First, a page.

After her brother was born, her awareness of being adopted deepened. Her brother is also a bit more “goal-oriented” and tends to date “smart Christian girls.” Becca laughs and says, “He’s more together and I’m the art-school girl that dates punk losers.” I asked her if she feels like this is normal sibling rivalry or if her adopted status played a role; she said, “There were times that I looked around at my family and said, ‘I don’t belong here.’” But whether that was because she was adopted or an artist being raised by a minister, it’s difficult to say, but her physical appearance did play a role in her sense of isolation.

Yet she wouldn’t change anything about her upbringing. “Maybe it would have helped to be in an area with more diversity,” she says, “but how I was raised made me who I am.” I asked her if she struggled with issues of abandonment, like I do because of my father leaving me as a baby. “Maybe some,” she said. “I can be either really clingy in relationships or dump a guy if it gets too good. But overall, I feel really satisfied with my life and how it has led me here.”

Another element of her installation is a tape-recorded phone call she made to the orphanage. I asked what she hoped to learn from that phone call. “I just wanted to make a connection to someone who knew me from my brief time in India. I know I’ll never find my birthparents, so it wasn’t about that.” Unfortunately, the nuns that worked at the orphanage while she was there had all transferred to another orphanage in Calcutta. “But the best part of the phone call,” She says, “was when the sister who answered the phone asked me questions about me, where I was, if I was happy.” She has since sent letters to the sisters in Calcutta, but has yet to hear anything.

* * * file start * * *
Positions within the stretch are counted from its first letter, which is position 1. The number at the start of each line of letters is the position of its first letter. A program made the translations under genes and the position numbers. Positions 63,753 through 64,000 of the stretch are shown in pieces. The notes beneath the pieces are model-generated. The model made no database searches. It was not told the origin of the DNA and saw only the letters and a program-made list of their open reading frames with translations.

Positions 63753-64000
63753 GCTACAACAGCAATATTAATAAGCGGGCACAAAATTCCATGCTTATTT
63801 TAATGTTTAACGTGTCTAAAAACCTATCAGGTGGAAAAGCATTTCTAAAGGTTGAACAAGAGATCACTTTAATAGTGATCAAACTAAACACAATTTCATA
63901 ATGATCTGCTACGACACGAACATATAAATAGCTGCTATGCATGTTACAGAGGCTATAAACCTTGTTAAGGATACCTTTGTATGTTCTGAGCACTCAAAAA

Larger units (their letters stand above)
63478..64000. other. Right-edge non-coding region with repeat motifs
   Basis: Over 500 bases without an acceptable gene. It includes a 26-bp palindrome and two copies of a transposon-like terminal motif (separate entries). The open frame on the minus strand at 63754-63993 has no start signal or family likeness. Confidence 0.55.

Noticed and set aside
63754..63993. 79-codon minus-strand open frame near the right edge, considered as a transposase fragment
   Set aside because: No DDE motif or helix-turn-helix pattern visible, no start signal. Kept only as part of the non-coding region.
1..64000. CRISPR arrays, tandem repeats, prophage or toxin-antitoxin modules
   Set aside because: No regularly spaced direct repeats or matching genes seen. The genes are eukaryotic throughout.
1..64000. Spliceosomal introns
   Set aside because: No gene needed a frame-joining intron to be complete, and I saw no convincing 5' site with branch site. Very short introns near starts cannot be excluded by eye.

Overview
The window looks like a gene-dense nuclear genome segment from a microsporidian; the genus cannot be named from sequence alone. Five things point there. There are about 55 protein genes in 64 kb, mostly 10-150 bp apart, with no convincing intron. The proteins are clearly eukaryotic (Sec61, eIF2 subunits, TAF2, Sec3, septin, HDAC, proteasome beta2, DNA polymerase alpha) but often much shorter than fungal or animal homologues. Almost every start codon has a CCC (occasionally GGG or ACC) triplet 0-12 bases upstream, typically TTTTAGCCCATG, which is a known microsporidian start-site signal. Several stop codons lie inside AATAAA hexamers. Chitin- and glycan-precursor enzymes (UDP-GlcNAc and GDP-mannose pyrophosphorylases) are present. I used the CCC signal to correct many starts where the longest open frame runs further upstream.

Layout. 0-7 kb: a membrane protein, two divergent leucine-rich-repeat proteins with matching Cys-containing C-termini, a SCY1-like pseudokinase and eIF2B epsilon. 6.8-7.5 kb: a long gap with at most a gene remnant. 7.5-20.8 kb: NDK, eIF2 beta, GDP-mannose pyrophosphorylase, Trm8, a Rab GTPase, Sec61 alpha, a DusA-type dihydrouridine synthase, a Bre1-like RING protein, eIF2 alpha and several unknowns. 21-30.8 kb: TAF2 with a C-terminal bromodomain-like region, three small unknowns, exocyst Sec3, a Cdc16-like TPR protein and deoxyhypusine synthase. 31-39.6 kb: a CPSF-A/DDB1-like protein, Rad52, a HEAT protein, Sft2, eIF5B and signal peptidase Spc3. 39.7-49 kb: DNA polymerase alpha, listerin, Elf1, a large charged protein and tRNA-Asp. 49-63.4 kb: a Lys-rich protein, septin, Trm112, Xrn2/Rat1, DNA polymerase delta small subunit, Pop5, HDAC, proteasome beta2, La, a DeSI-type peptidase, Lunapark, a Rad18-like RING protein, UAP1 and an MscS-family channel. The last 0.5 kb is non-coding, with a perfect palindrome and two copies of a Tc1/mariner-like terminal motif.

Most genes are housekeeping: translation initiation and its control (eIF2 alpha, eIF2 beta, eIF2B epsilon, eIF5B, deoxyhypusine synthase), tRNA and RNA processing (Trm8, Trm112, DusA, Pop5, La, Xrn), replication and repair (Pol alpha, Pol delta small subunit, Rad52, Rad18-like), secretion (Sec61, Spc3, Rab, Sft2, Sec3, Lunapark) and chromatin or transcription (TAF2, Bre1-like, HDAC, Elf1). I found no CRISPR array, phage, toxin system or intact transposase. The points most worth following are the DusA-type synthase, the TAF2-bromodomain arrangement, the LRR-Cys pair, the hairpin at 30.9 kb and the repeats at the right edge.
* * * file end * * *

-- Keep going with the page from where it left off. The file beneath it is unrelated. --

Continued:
When she first started on this exploration into her identity, she wanted to discover, “What makes me Indian? What connection do I have to these people?” She feels that she forced herself into this quest, and that in some ways she is making up her story as she goes along. But she feels that she needed to do it; mostly to further her art, and to help her figure out what it is she wants her art to say. She is planning to travel after graduation, but for right now, she doesn’t have any desire to go to India. Instead she is taking a trip to London, which she feels will ultimately be more beneficial to her art. “The process of doing the thesis was painful enough; I don’t need an emotionally wrenching trip to India as well!” she says.

I asked if she’s ever met anyone opposed to international adoption; she hasn’t yet, and in fact feels proud of the fact that her family’s story inspired many other adoptions from India. “My cousin is also adopted from India,” she says, “and I’d love to sit down and speak with her about all this, but she’s only 16 or 17, so she might not want to get into it yet.” She was happy to hear, however, that the people hit hardest by the Tsunami earlier this year are working hard to keep their orphaned children in the country. “I’d heard that they’d already lost so many familiar faces, that the government felt that it would be better to keep them home,” she says.

But she doesn’t regret being adopted. When asked what she would suggest to people considering international adoption, she says, “Just be really, really direct right from the beginning.” I asked if she thought it was a good idea for parents to have their children study the culture of their birth parents. “If they want to,” she said. “They asked me when I was a kid if I wanted to join a support group for adopted kids and I said no, because I just didn’t think of myself that way. But they did cook a lot of Indian food when I was a kid; it was nice because I feel like I at least have a connection to the smells of India.”

When I asked if she felt it appropriate to do things like write letters to her birth parents, she looked at me like I’d sprouted two heads. “My parents are my parents,” she says.

Becca is a strong, passionate young woman. Her art is beautiful and compelling. She has an inner peace and sense of herself I envy. She is a tribute to all the things that have led her here; her parents, her Indian culture, and her clearly defined sense of self. Interviewing her was a delight. Thank you, Becca, for taking the time.